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  • As an “international” student (which, by the way, is an umbrella term far too often used to sloppily generalise and homogenise a very diverse demographic), I strongly resent and object to your extremely patronising labelling of foreign students. You seem to purport that all non-British students are automatically the “most vulnerable, shyest, loneliest and most uncertain students at Durham University.” I most certainly would not class myself under any of these descriptions and can take care of myself, thank you very much. Perhaps if you bothered to get to know some international students properly, you would know better. Baseless assumptions, condescending stereotyping, ignorant and insensitive at best.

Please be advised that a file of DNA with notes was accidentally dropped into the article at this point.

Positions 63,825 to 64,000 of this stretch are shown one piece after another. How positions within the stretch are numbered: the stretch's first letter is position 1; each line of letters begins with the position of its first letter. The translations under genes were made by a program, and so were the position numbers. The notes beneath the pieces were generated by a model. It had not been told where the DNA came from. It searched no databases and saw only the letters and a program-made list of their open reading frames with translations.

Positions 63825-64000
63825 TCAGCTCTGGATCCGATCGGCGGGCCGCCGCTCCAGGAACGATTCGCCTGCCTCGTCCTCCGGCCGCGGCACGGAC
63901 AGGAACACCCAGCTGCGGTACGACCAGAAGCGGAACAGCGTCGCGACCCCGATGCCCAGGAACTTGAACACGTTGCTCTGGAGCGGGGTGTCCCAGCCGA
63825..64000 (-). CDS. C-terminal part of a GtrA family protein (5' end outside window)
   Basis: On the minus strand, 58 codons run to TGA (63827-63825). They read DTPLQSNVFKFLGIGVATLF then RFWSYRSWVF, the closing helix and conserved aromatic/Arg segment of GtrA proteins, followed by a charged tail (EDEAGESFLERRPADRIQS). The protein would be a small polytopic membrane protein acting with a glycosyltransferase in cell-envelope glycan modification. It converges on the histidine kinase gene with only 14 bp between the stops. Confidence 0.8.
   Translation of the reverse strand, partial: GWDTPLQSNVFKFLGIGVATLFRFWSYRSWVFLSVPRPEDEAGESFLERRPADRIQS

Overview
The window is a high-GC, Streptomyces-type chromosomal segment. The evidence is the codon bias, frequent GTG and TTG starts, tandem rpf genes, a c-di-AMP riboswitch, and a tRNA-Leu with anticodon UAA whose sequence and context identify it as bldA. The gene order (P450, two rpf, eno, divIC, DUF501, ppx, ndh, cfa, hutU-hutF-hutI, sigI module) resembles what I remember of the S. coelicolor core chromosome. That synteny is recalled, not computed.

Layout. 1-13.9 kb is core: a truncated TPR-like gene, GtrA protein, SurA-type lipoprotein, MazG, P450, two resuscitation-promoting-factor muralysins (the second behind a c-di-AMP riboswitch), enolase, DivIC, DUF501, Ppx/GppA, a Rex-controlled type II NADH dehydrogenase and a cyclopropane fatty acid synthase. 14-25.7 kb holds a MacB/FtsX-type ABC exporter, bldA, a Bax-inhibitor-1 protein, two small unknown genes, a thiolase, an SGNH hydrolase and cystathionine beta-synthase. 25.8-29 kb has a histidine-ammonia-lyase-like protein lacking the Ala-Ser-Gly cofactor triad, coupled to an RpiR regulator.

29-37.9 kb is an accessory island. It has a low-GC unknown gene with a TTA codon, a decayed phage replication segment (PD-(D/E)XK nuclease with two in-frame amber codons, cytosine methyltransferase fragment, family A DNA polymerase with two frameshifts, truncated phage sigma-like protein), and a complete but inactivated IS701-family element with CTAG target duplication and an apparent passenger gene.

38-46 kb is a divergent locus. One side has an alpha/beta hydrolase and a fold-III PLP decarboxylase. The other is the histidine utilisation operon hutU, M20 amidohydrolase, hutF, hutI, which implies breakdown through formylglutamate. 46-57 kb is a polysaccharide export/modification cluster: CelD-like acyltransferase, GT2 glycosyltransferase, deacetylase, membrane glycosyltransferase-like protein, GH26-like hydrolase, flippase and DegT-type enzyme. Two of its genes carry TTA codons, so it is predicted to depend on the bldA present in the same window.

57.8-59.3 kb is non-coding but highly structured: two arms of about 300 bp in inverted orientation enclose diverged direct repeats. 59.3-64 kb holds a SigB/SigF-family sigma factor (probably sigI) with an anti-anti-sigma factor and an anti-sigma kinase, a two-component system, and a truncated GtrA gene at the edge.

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  • I agree with this article. I’ve also found them far more aggressive than other societies – quite often they don’t seem to want to let you go without evangelizing, even if you’ve made it clear that you want to leave. Whenever I’ve brought this up I’ve been told that it’s only because they feel that they’ve been so blessed that they feel they NEED to spread the ‘Good News’ with you. You know what – if I wanted to hear it I’d decide that for myself. I agree disguising events with free food is also a bad idea. Yes, other companies/ societies do it, but on much DICCU publicity it is harder to spot the Christian message – if it’s such good news why aren’t they more up front about it. If teach first, the dsu or any other body offer free food it’s as an attractive offer, and they don’t hide behind it, it’s always presented clearly alongside their intent.

    I could go on, but I wont make any difference in convincing the Christians they perhaps ought to rethink they’re tactics.